During the winter of 1984 my mother, father and I packed an overnight bag and climbed into Dad’s Hillman Hunter. I was five years old and, as far as I could remember, it was the first time we’d ever ventured outside of Blenheim.
Karen Cunningham found out her photo was in the David Cook: Meet Me in the Square exhibition when a resident at Edith Cavell Home and Hospital brought it to her attention during a weekly game of housie.
Since the exhibition David Cook: Meet Me in the Square opened at 209 Tuam Street, the Gallery's Visitor Hosts have spoken to several people who either appear in the photographs themselves or have a personal story to share about a particular photograph in the show.
The first thing you notice, even before the pageboy haircuts and oversized plastic spectacles, is the absence of smiles. The unhappiness in the eyes of the average Cantabrian snapped on these grey, chilly streets seems palpable. Even the Christ's College cadet, cradling a rifle as part of soldiery drill, looks ready to turn the gun on himself. In 1983, the year when David Cook began a project to explore his hometown, a camera as his compass, most locals look distinctly brassed off.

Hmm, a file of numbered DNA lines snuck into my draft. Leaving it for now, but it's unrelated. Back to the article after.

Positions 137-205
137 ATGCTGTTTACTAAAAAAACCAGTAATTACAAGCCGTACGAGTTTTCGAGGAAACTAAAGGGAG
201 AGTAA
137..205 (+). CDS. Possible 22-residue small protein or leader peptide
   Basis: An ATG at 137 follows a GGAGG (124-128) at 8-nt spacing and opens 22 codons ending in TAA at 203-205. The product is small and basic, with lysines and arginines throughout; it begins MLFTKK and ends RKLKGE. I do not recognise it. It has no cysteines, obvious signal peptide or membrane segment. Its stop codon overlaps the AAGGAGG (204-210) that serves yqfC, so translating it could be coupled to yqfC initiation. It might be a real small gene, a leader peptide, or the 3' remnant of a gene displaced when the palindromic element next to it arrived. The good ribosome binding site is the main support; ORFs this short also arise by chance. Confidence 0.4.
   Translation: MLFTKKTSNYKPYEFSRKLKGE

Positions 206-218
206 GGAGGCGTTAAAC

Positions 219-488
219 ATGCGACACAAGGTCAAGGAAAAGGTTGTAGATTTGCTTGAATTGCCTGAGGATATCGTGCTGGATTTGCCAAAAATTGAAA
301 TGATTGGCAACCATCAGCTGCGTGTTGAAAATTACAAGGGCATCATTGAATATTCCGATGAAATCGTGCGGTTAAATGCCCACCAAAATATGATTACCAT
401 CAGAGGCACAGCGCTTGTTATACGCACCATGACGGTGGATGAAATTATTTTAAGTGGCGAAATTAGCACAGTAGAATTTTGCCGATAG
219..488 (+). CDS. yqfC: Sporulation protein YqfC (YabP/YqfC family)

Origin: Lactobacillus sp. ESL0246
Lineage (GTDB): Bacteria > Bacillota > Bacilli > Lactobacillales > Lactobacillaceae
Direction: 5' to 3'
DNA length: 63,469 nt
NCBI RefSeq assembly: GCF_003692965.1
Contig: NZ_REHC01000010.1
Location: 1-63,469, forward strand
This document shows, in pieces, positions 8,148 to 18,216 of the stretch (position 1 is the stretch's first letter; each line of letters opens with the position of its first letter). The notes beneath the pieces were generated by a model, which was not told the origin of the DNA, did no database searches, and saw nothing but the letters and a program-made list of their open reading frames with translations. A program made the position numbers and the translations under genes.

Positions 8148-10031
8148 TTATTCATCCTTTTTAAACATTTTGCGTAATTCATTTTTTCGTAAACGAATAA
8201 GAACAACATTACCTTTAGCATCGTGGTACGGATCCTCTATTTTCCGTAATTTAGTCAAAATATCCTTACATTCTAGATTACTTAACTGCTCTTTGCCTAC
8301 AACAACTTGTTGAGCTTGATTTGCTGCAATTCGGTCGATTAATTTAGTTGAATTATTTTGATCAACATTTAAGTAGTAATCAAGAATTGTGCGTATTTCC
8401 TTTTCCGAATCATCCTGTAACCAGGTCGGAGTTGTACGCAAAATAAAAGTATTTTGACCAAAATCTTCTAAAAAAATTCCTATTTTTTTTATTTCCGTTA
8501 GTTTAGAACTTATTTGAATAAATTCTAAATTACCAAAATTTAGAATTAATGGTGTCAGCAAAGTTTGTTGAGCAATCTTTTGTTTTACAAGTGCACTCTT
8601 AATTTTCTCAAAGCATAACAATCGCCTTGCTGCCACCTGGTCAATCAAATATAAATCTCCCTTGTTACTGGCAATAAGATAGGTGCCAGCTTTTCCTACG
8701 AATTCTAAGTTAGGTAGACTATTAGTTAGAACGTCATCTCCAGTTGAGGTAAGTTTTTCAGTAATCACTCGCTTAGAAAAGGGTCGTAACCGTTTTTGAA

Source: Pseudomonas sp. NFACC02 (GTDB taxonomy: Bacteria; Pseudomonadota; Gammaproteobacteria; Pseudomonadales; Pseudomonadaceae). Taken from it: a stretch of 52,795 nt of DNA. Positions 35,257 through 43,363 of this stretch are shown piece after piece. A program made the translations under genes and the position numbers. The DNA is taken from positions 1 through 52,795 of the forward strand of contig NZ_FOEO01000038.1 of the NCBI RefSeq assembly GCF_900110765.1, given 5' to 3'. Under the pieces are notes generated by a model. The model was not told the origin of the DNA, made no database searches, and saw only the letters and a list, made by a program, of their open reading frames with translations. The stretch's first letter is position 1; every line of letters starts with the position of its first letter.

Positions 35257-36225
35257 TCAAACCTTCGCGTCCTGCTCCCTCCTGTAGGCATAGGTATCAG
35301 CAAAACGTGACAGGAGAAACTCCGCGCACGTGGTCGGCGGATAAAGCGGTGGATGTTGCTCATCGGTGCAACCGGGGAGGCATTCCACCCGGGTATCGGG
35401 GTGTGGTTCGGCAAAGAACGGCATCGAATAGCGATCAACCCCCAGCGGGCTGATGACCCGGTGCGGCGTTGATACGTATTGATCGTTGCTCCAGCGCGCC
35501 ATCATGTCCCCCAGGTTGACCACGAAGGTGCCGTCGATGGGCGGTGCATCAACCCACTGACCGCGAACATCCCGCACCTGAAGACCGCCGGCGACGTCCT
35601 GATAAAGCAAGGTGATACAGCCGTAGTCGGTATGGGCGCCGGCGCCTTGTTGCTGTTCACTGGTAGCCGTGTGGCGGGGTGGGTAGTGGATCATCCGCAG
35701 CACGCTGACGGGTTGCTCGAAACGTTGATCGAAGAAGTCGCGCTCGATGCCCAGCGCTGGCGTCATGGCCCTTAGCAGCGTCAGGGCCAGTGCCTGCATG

David Cook took more than 6,000 photographs of Ōtautahi Christchurch in the 1980s, recording life in the city from unexpected vantage points. Here, his camera peers through the door of the Anglican cathedral in the city square to a waiting hearse outside. It’s a scene of lost things; some obvious, others overlaid by the city’s subsequent history – the death that prompted the funeral, the (now absent) flow of traffic in Cathedral Square, and the cathedral itself, nearly wiped off the map during the Christchurch earthquake of 2011, and now being rebuilt.